Q&A with Nigel Holmes: 'As mayor in a hat I would swank around'

Nigel Holmes, from Mundesley, wearing a teapot hat. 

Nigel Holmes, from Mundesley, wearing a teapot hat. - Credit: Supplied by Nigel Holmes

We're asking people in North Norfolk about their life and love for the area in a series of new Q&As. 

This week we're featuring Mundesley writer and scriptwriter Nigel Holmes, who gave his age as "really old".

1. How would you best describe your job or role in the community? 

As a certified 'old bloke' I no longer have a 'proper job'. Until Covid I was writing pantomime scripts for amateur and professional theatres all over the world. 

During lockdown I created a local history book about Mundesley and recently invented a group of colourful puppet characters who perform on a social media channel. 


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For years I have loved to get involved in community entertainment projects and have often been seen on stage at many local events as “that idiot up there with the microphone”.

Nigel Holmes created the 'Fluffets' puppets with his wife Brenda. 

Nigel Holmes created the 'Fluffets' puppets with his wife Brenda. - Credit: Supplied by Nigel Holmes

2. How long have you lived in Mundesley?

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My wife and I moved to Mundesley over 37 years ago, making the trek into the unknown from Bishop’s Stortford in Hertfordshire.

My freelance status gave me the choice of working anywhere. The beautiful Norfolk coastline was what drew us here, although the cold north-easterlies were a bit of a winter surprise.

Mundesley Sign is inspired by the village's seafaring heritage (photo: Leigh Caudwell)

Nigel Holmes and his wife moved to the village of Mundesley 37 years ago.   - Credit: Archant

3. What would you do if you were mayor for a day?

Wear one of those fancy mayor-styled hats, with lots of gold braid and scrambled egg. As the mayor in a hat I would obviously swank around quite a lot.

4. What is your favourite landmark in north Norfolk?

I guess it has to be Happisburgh Lighthouse. Tall, upright and glows in the dark. You may notice that two of those attributes also refer to me.

Happisburgh Lighthouse is painted in the traditional red and white colours.Picture: Nick Butcher

Happisburgh's famous lighthouse is a favourite landmark. - Credit: Nick Butcher

5. What is your favourite pub?

Not really a pub type of guy. More likely to be found posing with a glass of white wine (with my little finger poking out) in some classy hotel, darling.

6. Which shops do you rely on?

We have been shopping in Mundesley’s brilliant establishments ever since we moved here. Country Pickings for vegetables. Mundesley Butchers for the best meat around.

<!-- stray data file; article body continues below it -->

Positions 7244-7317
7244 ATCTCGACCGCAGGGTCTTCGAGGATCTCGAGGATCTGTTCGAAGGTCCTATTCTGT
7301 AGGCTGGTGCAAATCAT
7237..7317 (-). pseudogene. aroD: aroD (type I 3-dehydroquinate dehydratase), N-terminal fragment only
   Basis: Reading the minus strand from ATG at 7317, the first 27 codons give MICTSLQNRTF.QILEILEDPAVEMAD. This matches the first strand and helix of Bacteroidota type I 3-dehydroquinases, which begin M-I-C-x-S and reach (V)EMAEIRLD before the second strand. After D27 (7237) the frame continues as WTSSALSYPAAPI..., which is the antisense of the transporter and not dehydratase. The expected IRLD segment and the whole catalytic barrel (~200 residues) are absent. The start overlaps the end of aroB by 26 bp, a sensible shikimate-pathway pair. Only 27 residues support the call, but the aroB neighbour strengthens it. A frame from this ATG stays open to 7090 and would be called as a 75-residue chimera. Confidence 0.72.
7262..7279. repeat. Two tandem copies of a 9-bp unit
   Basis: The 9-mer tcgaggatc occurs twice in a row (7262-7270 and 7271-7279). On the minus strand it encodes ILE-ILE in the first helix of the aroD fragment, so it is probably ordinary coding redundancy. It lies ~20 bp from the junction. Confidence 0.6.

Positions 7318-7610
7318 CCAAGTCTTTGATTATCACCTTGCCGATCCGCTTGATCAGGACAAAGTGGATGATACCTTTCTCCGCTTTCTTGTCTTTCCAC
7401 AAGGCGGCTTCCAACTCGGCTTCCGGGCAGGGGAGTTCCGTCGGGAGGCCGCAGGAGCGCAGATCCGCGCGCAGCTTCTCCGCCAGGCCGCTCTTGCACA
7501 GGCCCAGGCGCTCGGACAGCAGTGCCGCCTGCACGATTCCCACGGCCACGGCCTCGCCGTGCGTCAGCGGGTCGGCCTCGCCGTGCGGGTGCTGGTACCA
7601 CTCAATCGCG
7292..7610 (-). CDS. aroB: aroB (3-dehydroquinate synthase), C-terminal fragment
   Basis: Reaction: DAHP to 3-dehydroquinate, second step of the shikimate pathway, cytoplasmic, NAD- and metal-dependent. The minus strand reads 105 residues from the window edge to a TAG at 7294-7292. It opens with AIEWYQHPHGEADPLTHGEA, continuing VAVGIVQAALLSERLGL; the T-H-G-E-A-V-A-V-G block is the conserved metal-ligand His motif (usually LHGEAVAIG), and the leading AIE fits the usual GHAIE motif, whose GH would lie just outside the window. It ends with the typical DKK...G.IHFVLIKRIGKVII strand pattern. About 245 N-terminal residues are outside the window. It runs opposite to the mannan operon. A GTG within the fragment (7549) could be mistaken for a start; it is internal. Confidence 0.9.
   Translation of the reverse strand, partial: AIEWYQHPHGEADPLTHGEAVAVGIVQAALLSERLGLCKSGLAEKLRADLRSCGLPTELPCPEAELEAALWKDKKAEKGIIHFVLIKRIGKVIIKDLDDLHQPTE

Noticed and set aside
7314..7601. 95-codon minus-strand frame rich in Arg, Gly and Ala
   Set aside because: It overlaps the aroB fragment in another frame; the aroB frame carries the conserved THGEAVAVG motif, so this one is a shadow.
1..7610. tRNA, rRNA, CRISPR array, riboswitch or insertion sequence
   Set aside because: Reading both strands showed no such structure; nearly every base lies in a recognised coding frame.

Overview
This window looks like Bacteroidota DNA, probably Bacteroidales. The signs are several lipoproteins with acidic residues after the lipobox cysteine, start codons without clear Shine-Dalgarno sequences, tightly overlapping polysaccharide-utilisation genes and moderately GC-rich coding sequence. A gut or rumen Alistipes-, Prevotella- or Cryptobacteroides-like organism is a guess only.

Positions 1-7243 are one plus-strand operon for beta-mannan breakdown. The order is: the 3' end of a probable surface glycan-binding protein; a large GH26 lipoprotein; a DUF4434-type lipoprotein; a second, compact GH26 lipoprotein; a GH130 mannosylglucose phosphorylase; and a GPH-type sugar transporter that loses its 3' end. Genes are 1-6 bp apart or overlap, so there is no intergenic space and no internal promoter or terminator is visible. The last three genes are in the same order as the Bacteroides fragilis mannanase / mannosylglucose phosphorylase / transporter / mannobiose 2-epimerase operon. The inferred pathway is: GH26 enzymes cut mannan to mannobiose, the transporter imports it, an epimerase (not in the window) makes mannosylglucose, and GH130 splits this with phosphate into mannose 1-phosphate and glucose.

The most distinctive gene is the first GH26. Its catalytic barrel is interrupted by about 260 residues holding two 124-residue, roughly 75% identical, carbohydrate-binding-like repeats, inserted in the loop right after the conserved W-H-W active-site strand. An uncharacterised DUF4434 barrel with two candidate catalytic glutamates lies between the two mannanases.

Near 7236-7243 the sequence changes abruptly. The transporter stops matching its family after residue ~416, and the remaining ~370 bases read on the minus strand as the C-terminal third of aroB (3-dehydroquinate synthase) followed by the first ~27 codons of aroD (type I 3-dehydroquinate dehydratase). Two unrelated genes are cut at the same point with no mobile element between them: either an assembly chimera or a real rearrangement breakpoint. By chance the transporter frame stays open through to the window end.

7. What is your favourite place to go and eat?

As a married man I have to say – home! My wife’s cooking is the best (and I should earn a couple of brownie points there).

However, lunchtimes you will often find us in a variety of eating places around North Norfolk, having fun with a group of friends.

8. What is a perfect day in north Norfolk for you?

As a bit of a moocher it is just lovely to drift about on the beach and dabble a few toes in the North Sea. 

Mundesley beach (photo: Steve Adams)

Nigel Holmes said he likes to dip his toes in the North Sea.  - Credit: Archant


Even though I am officially retired, I still write scripts for the theatre and fiddle about with those silly puppets on social media. So the beach is the perfect place to unwind when things get hectic.

9. Which places in north Norfolk would you recommend to visitors?

A small shelter at the far end of the seafront green in Mundesley. 

You can 'people watch' all day. The antics of the holiday-makers can be very entertaining. A group of us older residents have that shelter permanently booked from 9am ’til 11am each day, so hands off.

10. Who is your north Norfolk hero?

Am I allowed to choose more than one? If so, then I would plump for all those brave, yet foolhardy people, who risk their lives in the local lifeboats. The volunteer crews of the small coastal villages, plus the national RNLI.

11. What do you most love about north Norfolk?

Being able to say “hello” to passers-by and getting a smile in return. 

This is a village thing and happens even if they have no idea if they have ever met you before. 

You sometimes find yourself having a drawn out conversation with a local person and say goodbye as if you are long lost friends, yet never expect to see them again.

*If you would like to take part or nominate someone you know for a Q&A, email stuart.anderson@archant.co.uk


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